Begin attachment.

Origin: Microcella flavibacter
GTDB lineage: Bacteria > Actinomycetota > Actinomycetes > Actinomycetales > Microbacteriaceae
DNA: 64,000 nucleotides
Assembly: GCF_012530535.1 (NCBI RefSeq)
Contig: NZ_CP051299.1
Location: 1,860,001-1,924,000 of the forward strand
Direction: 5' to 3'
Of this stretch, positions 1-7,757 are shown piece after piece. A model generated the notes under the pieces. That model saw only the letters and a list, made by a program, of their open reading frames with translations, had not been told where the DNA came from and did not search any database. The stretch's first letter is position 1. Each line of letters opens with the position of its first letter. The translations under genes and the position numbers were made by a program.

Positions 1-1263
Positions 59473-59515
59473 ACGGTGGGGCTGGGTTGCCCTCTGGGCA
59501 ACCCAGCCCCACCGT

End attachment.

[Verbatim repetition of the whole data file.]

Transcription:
Origin: Microcella flavibacter
GTDB lineage: Bacteria > Actinomycetota > Actinomycetes > Actinomycetales > Microbacteriaceae
DNA: 64,000 nucleotides
Assembly: GCF_012530535.1 (NCBI RefSeq)
Contig: NZ_CP051299.1
Location: 1,860,001-1,924,000 of the forward strand
Direction: 5' to 3'
Of this stretch, positions 1-7,757 are shown piece after piece. A model generated the notes under the pieces. That model saw only the letters and a list, made by a program, of their open reading frames with translations, had not been told where the DNA came from and did not search any database. The stretch's first letter is position 1. Each line of letters opens with the position of its first letter. The translations under genes and the position numbers were made by a program.

Positions 1-1263
Positions 59473-59515
59473 ACGGTGGGGCTGGGTTGCCCTCTGGGCA
59501 ACCCAGCCCCACCGT